My friend and fellow rookie art therapist Aimee posted this on her facebook and it reminds me of a blog topic I have been sitting on: What is art?
So I've read a few books on art and creativity, because it's part of the art therapy grad school deal, but when I read about how art is defined by the snobbish and experienced with a great deal of anxiety and apprehension by the maker I think something along the lines of "What? Come on! Who thinks that? Why? What's the big deal about Art."
I have a pretty casual relationship with Art. We're so close, I wouldn't even call it Art, because that's too formal for the two of us. I'd call Art something like scooter pumpkin pants or sweetums... you know something intimate and gross due to our long love/like-quite-a-bit relationship.
So, what is Art, eh hem... uh, I mean scooter pumpkin pants to me? It's not a product or a practice. It's an emotion. It's a zone. It's like a sense of mania, without any of the trouble-causing parts. It's high energy and productivity focused on expressing something. How that comes out is based on our histories, skills, needs in the moment, available materials or whatever. That means if you hit that high coloring, you're with scooter pumpkin pants. Refinishing hardwood floors... scooter pumpkin pants. Making paella... scooter pumpkin pants. I'm sure some people who make a living creating Art that sells for thousands might find my Art theory completely offensive, but Art is relative in my mind. It's not so much about doing it well as feeling it well.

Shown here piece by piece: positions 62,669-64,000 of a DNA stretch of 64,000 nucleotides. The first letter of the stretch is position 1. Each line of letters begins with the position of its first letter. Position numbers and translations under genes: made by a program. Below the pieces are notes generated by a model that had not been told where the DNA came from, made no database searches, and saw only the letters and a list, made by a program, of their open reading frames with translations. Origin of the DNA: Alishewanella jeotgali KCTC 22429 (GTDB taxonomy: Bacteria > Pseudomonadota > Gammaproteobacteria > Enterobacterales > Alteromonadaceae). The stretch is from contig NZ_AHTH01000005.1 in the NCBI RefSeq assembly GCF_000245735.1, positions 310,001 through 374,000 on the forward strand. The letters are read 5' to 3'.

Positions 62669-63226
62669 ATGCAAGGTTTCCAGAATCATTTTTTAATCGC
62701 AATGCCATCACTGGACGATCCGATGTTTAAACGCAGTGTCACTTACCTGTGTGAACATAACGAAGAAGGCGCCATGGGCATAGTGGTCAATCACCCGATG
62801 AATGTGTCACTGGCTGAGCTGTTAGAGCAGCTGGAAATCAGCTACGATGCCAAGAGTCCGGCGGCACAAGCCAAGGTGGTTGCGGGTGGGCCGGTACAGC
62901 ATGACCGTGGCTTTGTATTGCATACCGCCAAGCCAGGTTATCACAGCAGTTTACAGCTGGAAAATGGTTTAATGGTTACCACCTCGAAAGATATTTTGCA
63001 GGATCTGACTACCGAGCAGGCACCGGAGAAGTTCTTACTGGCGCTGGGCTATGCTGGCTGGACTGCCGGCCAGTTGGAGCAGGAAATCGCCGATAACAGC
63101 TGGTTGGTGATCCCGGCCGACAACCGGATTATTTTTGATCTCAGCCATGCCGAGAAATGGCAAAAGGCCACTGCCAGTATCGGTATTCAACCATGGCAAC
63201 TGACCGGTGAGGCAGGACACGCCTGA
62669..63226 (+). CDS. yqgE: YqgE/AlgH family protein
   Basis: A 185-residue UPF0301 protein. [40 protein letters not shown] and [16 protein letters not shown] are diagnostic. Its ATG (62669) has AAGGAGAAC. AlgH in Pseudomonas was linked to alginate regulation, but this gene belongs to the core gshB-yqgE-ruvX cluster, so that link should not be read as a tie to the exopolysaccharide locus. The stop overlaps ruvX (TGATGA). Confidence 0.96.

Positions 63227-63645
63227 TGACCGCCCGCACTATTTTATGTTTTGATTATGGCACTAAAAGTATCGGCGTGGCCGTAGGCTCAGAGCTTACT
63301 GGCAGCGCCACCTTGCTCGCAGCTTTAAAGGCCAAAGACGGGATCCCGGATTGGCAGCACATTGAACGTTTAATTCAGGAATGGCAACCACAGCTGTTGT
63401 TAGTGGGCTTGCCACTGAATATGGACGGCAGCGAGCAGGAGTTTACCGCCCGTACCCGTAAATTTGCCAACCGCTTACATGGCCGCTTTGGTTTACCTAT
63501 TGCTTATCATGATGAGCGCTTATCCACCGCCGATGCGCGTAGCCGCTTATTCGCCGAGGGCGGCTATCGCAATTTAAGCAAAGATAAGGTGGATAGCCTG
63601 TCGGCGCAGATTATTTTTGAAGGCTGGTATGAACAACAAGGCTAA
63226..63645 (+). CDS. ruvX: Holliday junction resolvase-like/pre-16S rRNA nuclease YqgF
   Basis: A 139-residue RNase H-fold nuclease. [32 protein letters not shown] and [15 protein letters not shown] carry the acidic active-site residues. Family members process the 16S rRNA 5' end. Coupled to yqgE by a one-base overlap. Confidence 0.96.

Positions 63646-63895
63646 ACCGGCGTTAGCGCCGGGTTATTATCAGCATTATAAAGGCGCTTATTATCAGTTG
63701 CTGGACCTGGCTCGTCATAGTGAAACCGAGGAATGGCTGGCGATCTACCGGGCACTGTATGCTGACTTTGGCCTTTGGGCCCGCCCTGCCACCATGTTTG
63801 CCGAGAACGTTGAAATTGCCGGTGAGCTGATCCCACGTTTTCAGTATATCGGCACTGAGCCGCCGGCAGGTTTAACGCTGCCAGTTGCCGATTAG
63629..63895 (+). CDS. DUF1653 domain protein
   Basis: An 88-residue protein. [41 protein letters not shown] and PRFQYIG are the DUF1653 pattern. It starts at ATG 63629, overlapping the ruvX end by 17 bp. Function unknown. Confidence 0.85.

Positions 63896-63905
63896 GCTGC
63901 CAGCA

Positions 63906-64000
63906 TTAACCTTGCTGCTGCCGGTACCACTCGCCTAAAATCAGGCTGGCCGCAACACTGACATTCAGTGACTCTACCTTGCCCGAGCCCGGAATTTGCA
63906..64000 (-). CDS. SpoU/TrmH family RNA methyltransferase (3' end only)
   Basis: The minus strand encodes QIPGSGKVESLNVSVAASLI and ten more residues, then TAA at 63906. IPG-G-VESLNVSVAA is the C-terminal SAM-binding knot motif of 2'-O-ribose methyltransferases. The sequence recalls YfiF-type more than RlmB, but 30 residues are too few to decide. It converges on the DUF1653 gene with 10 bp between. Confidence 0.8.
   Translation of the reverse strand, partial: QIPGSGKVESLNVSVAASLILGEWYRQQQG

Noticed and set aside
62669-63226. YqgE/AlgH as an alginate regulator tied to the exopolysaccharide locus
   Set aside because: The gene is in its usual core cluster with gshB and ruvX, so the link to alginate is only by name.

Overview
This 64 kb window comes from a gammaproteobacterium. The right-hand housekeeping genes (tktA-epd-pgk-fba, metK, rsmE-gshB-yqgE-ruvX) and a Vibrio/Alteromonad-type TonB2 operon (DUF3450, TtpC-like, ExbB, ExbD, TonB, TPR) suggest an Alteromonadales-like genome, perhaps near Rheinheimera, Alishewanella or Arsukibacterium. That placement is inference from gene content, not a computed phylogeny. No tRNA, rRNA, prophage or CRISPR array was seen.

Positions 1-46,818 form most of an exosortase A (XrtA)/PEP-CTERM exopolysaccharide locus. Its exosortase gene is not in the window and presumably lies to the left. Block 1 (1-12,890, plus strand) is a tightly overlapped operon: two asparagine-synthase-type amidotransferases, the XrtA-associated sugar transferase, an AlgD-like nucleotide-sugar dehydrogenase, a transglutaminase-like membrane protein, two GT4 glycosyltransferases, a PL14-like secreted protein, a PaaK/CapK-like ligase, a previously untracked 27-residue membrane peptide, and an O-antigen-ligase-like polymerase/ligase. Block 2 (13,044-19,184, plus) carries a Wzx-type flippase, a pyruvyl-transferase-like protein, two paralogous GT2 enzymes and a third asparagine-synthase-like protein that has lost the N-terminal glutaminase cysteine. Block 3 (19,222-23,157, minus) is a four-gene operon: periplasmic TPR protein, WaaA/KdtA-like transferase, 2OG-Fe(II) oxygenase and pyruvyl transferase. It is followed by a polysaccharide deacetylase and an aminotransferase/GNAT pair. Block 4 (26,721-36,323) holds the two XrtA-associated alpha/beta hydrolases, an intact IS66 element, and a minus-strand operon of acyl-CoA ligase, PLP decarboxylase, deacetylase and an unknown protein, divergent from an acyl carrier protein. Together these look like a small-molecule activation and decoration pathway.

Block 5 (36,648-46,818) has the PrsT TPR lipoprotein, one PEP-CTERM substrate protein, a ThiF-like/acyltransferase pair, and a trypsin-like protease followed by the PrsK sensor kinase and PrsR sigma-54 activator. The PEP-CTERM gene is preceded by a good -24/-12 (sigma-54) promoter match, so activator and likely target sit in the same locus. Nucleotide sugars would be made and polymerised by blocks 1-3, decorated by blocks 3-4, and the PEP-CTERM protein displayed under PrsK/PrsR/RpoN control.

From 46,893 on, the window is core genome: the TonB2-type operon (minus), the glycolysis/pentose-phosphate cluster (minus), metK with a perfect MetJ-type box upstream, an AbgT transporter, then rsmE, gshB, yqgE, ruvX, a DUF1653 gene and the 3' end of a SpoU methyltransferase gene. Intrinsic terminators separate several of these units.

Good, bad, on exhibit, in the trash... so what? Just make something. Art or scooter pumpkin pants, it's all just semantics anyway.